On February 9, Bolivia’s Plurinational Assembly passed a controversial new law mandating a consultation process for indigenous communities in the Isiboro-Sécure Indigenous Territory and National Park (TIPNIS), to redetermine the fate of a government-proposed highway that would bisect the reserve. The next chapter of the TIPNIS conflict is likely to be more contentious than ever.
Bolivia’s controversy over the recently-cancelled TIPNIS highway intensified this week, as the CONISUR counter-march arrived to La Paz. The Movement Towards Socialism (MAS) government renewed its campaign for a formal consulta process to redetermine the fate of the road, fanning the flames of popular discontent and conflict between indigenous sectors.
Less than three months ago, indigenous protesters forced Bolivian president Evo Morales to sign a law cancelling the government’s proposed highway through the Isiboro-Sécure Indigenous Territory and National Park (TIPNIS). Now, with a pro-highway counter-march and a legislative strategy to amend or bypass the law, the controversial road project may be on the verge of resurrection.
Fifty-six judges of Bolivia's top courts, elected in a historic but controversial popular vote last October, were sworn in by President Evo Morales on January 3. The new judges, 50% women and 40% indigenous, have changed the face of Bolivian justice, but confront significant challenges of legitimacy and obstacles to implementing judicial reform.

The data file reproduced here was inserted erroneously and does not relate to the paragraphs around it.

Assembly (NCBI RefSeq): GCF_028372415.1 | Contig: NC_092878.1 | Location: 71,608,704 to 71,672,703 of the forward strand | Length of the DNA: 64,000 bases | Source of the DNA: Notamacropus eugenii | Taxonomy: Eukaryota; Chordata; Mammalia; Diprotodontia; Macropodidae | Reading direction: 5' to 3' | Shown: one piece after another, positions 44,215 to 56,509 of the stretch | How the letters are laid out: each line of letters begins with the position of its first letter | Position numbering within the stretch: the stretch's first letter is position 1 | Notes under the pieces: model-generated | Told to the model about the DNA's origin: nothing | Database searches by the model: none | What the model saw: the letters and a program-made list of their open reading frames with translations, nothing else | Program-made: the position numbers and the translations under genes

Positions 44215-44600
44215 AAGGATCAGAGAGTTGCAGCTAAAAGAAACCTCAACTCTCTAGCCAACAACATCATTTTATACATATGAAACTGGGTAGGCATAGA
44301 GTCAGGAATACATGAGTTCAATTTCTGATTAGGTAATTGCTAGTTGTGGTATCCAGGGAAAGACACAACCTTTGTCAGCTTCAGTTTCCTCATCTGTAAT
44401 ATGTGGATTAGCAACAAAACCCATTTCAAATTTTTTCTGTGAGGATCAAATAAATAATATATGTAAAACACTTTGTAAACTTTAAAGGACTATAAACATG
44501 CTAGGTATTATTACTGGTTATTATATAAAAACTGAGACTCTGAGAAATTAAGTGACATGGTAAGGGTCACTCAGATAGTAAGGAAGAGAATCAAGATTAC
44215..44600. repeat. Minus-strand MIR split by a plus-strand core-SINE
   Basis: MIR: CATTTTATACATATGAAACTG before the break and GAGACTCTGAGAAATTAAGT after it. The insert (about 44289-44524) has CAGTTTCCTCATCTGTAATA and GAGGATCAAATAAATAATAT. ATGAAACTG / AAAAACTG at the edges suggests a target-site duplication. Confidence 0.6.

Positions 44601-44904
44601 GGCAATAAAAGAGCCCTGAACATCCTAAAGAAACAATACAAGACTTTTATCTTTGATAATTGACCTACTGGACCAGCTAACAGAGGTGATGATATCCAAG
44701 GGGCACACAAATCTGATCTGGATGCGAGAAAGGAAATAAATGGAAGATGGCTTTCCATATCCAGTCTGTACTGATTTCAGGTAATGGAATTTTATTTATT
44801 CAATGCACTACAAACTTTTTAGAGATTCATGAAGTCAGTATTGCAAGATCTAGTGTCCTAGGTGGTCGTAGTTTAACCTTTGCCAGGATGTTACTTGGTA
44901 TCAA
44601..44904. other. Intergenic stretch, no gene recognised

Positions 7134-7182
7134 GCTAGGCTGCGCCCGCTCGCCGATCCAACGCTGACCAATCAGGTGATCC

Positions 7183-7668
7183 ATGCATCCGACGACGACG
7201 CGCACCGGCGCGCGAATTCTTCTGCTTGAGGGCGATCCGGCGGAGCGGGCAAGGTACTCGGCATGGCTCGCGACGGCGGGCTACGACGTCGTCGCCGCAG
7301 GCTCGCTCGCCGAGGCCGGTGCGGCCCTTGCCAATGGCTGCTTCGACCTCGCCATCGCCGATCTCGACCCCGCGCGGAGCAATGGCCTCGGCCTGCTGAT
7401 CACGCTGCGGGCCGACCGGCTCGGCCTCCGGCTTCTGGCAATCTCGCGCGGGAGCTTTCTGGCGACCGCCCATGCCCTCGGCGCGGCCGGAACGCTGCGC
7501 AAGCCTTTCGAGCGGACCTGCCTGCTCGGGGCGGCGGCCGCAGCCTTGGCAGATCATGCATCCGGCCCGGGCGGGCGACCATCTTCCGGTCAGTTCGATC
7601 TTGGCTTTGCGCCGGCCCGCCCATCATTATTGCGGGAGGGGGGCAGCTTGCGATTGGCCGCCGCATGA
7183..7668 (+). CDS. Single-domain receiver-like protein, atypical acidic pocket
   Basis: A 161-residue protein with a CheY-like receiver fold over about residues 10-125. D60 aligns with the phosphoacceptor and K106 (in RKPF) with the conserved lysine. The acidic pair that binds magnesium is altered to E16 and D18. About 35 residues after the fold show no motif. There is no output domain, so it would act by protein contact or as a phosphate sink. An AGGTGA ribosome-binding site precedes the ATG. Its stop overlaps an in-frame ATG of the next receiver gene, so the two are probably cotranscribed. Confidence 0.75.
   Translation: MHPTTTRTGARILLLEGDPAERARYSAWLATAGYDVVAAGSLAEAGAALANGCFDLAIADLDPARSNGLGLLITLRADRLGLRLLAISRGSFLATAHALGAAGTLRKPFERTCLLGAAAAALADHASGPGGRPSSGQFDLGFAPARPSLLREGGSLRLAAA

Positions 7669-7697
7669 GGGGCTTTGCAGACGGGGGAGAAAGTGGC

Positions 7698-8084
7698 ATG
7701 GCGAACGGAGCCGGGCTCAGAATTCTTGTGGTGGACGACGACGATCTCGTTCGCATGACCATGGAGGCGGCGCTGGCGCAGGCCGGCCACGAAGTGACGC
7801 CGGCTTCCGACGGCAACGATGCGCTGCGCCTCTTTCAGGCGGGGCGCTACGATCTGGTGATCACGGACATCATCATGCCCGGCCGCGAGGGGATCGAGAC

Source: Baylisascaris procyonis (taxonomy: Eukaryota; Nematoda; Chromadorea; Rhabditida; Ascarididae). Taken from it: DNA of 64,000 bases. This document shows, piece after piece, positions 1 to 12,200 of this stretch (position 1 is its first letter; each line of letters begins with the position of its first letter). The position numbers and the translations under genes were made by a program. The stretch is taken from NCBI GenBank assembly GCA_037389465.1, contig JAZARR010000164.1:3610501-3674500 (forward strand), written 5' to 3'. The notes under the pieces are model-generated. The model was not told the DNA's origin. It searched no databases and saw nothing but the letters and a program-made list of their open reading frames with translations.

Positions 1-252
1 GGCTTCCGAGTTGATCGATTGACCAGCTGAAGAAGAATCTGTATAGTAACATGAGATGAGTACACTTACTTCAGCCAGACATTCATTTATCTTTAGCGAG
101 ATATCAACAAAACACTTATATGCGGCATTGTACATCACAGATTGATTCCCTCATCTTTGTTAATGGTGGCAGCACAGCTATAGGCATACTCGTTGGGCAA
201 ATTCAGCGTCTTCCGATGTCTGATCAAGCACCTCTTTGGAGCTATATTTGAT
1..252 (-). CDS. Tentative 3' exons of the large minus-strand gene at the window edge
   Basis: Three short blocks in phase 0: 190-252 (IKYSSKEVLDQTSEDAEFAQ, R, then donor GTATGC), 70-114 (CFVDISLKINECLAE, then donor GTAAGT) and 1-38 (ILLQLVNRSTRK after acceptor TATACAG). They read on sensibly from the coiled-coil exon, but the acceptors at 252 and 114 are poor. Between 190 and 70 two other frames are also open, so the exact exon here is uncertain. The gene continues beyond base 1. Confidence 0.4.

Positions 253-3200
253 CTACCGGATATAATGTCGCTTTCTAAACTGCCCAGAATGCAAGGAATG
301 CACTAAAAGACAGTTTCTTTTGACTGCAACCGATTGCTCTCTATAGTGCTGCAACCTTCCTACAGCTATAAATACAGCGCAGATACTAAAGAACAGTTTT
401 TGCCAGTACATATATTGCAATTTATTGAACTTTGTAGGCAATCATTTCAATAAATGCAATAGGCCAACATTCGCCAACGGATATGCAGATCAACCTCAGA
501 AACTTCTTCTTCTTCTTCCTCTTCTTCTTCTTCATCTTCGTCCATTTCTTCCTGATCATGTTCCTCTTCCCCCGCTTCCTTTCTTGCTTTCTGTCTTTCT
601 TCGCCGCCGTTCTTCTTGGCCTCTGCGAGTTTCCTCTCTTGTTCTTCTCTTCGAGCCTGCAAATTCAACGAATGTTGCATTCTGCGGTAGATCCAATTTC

Along with the Arab Spring, the indignados movement of Spain, and Occupy Wall Street, Latin America also played a role in the global tumult in 2011. Over the last year diverse grassroots movements in Bolivia, Chile, Mexico, and Peru have been raising questions and challenging the existent order.
This week, Bolivian government officials and lowland indigenous leaders agreed on a new regulation defining the “untouchable” character of the TIPNIS national park and indigenous territory. But six weeks after pressure from indigenous protesters forced President Evo Morales to cancel the TIPNIS highway, the conflict shows no signs of abating.
The new "framework agreement" restoring diplomatic ties between Bolivia and the United States represents a significant political achievement for Bolivia, as well as a victory for Foreign Minister David Choquehuanca that could help to strengthen Bolivia's "process of change."
In October, Bolivian President Evo Morales signed a new law banning construction of the controversial TIPNIS highway. The law is now provoking a new round of conflicts between lowland indigenous groups and the Bolivian government, over what it means for the reserve to be declared an "untouchable" ecological zone.
The U.S. government and its right-wing allies are using human rights as a political weapon to discredit those governments in the region that have most aggressively undermined U.S. hegemony. This article was originally published as the introduction to the September/October 2011 issue of the NACLA Report on the Americas.